Top 10 Key Risk Areas

John Franklin • 19 February 2024
in community Air Operations

If we want to prevent accidents from happening, we first need to be sure what type of accidents we are talking about. In this short article we outline the top Key Risk Areas (KRAs) as we call them in the ECCAIRS taxonomy for aeroplanes involved in Commercial Air Transport (CAT) and Non-Complex Commercial (NCC) operations. 

The Top 10 Key Risk Areas

In the visual below you can see the Top 10 Key Risk Areas. Think about them as the accident outcomes that our safety efforts are trying to prevent from happening.

They are prioritised based on the European Risk Classification Scheme (ERCS) score in the analysis from EASA in the Annual Safety Review.  You can download this visual as a JPG or PDF at the bottom of the article to use in your own material and presentations. 

Key Risk Areas

Some more explanation of each Key Risk Area:

Likely you know about these different Key Risk Areas but it worth providing a little more explanation so it's clear what we are talking about. 

Airborne Collision

Airborne collisions are collisions between aircraft where both (all) aircraft were airborne. Drone collisions are also included in this KRA. It can be a particular challenge in areas around smaller airports where General Aviation aircraft can mix with passenger aircraft. 

Collision on Runway

This is a collision between an aircraft and another object (other aircraft, vehicles, etc.) or person that occurs on a runway of an aerodrome or other predesignated landing area. It does not include collisions with birds or wildlife. The recent accident in Tokyo highlighted the challenges with preventing this type of accident. 

Aircraft Upset

an undesired aircraft state characterized by unintentional divergences from parameters normally experienced during operations, which might ultimately lead to an uncontrolled impact with terrain.

Runway Excursion

An occurrence when an aircraft leaves the runway of an aerodrome or landing surface of any other predesignated landing area, without getting airborne.

Ground Damage/ Collision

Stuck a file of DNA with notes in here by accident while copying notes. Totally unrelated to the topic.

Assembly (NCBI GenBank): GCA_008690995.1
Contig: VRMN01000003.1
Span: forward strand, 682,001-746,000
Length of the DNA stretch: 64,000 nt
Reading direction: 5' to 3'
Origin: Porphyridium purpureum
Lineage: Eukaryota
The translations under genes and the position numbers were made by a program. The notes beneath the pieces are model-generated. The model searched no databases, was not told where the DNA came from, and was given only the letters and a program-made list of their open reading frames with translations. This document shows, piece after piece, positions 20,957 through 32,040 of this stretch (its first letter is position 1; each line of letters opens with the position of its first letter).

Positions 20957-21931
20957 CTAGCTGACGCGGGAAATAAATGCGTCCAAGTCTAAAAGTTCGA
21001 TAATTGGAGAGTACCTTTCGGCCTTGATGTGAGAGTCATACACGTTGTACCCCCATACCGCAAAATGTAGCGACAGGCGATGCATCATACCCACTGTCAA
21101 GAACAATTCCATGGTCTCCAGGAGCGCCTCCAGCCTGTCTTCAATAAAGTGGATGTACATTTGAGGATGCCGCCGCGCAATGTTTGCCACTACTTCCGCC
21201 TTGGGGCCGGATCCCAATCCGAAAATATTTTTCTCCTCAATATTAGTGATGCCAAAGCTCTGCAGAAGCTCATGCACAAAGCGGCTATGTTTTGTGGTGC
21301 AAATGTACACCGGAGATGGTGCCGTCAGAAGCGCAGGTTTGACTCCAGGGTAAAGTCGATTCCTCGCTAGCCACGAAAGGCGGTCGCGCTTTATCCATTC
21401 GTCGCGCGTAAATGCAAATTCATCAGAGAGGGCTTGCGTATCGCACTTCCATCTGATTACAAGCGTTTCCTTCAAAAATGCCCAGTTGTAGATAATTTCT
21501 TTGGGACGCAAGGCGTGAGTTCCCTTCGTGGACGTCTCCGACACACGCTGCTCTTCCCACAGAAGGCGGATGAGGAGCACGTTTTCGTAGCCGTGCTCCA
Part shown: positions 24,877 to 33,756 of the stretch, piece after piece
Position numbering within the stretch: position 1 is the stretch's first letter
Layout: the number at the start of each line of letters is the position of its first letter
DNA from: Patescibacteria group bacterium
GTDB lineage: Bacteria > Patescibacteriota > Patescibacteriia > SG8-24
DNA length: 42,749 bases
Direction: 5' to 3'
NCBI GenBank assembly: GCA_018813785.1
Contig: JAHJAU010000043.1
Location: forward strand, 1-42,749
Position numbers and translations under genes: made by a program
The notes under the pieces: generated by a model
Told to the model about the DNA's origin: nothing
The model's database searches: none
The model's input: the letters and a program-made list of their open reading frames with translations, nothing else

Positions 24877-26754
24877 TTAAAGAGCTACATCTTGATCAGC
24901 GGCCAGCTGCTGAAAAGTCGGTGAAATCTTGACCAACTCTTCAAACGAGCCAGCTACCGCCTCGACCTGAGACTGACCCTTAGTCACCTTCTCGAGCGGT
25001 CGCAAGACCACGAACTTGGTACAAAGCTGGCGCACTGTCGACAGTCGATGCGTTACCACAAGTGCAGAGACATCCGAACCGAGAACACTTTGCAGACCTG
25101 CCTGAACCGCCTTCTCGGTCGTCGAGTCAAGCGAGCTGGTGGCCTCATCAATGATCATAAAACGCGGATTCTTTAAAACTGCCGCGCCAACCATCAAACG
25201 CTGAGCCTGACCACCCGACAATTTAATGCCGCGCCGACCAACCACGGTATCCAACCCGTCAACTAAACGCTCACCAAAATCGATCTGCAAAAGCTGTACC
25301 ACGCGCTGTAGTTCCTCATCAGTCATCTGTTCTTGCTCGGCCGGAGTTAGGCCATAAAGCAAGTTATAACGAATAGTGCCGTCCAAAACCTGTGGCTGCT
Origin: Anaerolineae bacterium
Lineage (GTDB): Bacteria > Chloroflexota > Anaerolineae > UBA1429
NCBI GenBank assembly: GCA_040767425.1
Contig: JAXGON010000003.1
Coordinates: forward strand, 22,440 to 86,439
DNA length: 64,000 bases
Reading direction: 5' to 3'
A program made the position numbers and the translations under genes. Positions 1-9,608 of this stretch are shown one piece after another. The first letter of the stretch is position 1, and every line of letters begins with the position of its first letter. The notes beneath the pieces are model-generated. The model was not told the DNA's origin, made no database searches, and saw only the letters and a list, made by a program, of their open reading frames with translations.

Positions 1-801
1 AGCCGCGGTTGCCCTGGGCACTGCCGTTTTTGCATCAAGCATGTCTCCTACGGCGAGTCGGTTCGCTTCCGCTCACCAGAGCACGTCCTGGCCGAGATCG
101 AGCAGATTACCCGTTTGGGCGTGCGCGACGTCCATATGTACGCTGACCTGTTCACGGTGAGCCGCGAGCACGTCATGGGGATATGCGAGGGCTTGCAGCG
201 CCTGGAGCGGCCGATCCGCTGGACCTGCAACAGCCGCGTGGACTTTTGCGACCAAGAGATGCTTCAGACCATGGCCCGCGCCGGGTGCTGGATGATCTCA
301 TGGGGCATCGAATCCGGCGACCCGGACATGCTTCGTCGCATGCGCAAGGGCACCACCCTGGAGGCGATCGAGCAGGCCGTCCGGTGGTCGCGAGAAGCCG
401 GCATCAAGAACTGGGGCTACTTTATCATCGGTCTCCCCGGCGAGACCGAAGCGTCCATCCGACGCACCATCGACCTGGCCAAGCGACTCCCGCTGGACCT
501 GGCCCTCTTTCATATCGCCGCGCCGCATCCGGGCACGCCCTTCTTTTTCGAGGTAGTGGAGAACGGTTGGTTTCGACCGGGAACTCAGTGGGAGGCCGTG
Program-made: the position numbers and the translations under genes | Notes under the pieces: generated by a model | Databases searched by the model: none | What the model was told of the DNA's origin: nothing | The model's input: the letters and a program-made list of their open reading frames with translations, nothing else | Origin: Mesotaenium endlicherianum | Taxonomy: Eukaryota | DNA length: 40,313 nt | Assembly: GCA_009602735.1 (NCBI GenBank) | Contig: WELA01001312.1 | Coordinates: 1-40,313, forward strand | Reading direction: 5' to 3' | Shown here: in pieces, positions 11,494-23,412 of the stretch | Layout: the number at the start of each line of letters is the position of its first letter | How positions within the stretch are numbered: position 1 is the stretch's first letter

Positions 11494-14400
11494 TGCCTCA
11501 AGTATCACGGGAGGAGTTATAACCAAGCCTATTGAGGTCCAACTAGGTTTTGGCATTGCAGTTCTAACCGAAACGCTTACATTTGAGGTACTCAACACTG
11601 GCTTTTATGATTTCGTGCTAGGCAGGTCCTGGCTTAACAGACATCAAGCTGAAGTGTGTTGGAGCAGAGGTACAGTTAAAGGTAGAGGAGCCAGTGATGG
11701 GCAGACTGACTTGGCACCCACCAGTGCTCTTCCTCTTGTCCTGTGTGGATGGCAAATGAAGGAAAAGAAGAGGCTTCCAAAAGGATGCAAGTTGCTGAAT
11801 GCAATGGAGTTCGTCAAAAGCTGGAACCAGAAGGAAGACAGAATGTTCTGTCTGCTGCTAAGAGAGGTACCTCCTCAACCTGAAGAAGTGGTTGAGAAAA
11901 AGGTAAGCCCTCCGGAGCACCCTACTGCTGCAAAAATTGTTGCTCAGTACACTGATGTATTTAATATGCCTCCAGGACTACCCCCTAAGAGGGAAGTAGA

Damage to aircraft caused by operation of aircraft on ground on any other ground area than a runway or predesignated landing area. It also includes damage when the aircraft is stationary during ground handling or maintenance.

Obstacle Collision in Flight

A collision between an airborne aircraft and obstacles rising from the surface of the earth. For example, such obstacles include tall buildings, trees, power cables, telegraph wires, and antennae as well as tethered objects.

Fire, Smoke and Pressurisation

An occurrence involving cases of fire, smoke, fumes, or pressurization situations that may become incompatible with human life. This includes occurrences involving fire, smoke, or fumes affecting any part of an aircraft, in-flight or on the ground, which is not the result of impact or malicious acts.

Ground or Turbulence Injuries

An occurrence where fatal or non-fatal injuries have been inflicted, which cannot be attributed to any other key risk area such as ground injuries or those occurring in turbulence. 

Terrain Collision (CFIT)

An occurrence where an airborne aircraft collides with terrain, without indication that the flight crew was unable to control the aircraft. Thankfully with the adopted of Ground Proximity Warning Systems, this accident outcome is much less common in modern aviation. 

Taxiway or Apron Excursion

An occurrence when an aircraft leaves the apron or movement area of an aerodrome, not the runway. 



Comments (4)

Peter Eklund

Dear John,
Is it possible that you will publish the top key risk areas for helicopter operations in the lower airspace, especially HEMS?

Peter Eklund

Henry Pottkämper

Hey Peter, there was a similar article some time ago. It’s called „The 10 Biggest Threats for Air Ambulance Helicopters“. You should find it easily. Regards

Andrea Marinovich

Hi Henry, I'm not sure that is exactly the same. This top 10 key risk area are ranked based on the ERCS, while the 10 biggest threats for HEMS were (I supposed) generically ranked on accidents statistics. Would be great if John could confirm that.
I suspect the ERCS analysis for helicopter flight may produce some surprise.

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